When a law enforcement agent comes knocking on your door or calls you to ask you about a specific situation or a particular person, it’s natural to be nervous. You may be afraid of getting a loved one – or yourself – in trouble, regardless of whether or not anything illegal was done. You may feel tempted to slightly alter the truth in an effort to stay out of trouble. But while your nerves and concerns may be understandable, the act of doing so is never okay.
What Constitutes Lying?
If you are found to have lied to law enforcement, you will likely face several consequences. Under federal law, 18 U.S.C. §1001, doing any of the following in relation to any matter within the jurisdiction of any branch of the federal government is considered a serious crime:
- Falsify, conceal, or cover up a material fact by any trick, scheme or device;
- Make any materially false or fraudulent statement; or
- Make or use any false writing or document knowing it to be materially false or fraudulent.
Those who violate any part of this statute can face up to five years in prison, unless the violation is related to the investigation of certain serious offenses, such as terrorism, in which case they may face up to eight years.
Virginia State Law
Additionally, under Virginia law, Code §18.2-460, it is also a crime to knowingly lie to a law enforcement officer during the investigation of someone else. Those who violate this state law may be charged with a Class 1 misdemeanor, and face up to 12 months in jail and up to a $2,500 fine.
So are there any other options if a law enforcement officer tries to question you? What if you’re concerned about how to answer his or her questions? Here’s what you can do:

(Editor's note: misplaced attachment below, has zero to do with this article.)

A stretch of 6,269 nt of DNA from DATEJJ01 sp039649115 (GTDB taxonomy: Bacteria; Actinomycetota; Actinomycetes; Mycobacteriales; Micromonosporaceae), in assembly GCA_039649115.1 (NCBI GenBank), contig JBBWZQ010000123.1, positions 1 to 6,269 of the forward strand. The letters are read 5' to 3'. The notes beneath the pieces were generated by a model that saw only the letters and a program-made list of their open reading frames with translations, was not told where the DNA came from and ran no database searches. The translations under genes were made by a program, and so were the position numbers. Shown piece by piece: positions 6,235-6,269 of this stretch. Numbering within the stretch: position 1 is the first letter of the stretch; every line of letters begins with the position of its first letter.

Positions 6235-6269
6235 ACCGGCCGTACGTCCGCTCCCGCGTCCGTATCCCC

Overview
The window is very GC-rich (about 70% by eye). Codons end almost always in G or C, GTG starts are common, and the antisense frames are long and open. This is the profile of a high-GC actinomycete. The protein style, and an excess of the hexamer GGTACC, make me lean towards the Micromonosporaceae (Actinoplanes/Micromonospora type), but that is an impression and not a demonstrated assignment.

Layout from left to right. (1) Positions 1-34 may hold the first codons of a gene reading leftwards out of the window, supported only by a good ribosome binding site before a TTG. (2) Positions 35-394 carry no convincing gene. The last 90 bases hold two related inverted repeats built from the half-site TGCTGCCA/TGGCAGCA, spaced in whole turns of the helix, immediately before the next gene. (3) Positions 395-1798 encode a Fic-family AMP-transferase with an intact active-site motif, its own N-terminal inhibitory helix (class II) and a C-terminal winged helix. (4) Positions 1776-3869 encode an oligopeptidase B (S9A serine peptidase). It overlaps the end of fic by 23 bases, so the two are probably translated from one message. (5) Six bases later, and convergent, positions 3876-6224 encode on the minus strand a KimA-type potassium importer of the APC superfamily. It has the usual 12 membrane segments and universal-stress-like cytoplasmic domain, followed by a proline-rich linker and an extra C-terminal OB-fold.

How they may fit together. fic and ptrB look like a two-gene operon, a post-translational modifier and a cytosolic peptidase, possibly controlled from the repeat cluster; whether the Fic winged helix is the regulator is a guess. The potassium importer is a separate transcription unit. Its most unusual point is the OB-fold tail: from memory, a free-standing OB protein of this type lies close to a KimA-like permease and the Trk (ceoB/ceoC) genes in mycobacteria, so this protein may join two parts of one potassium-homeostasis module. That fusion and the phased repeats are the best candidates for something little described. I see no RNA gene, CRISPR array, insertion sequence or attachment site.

- Ask for police ID to confirm their identity.
- Ask for their business card so you have a way of reaching them and a record of whom you spoke with.
- Step outside to speak with officers; do not invite them inside without a warrant.
- Tell them that you would like to speak with an attorney before speaking with them – then actually do so.
After consulting with a knowledgeable and experienced Virginia criminal defense attorney, you will know if it’s in your best interest to speak with the police or assert your Fifth Amendment right and refrain from answering questions.
Surovell Isaacs & Levy PLC Can Help Those in VA Who Have Been Charged with a Crime
If you or a loved one has been charged with a crime, it can have a big impact. A criminal conviction can change your life even more, affecting it in just about all aspects. That’s why you shouldn’t have to deal with such charges on your own. It’s in your best interest to speak with a qualified criminal defense attorney at Surovell Isaacs & Levy PLC. We understand what’s at stake and will work to protect our clients and that which is in their best interest. To learn more or to schedule a consultation, contact us today!
Posted in: Criminal Law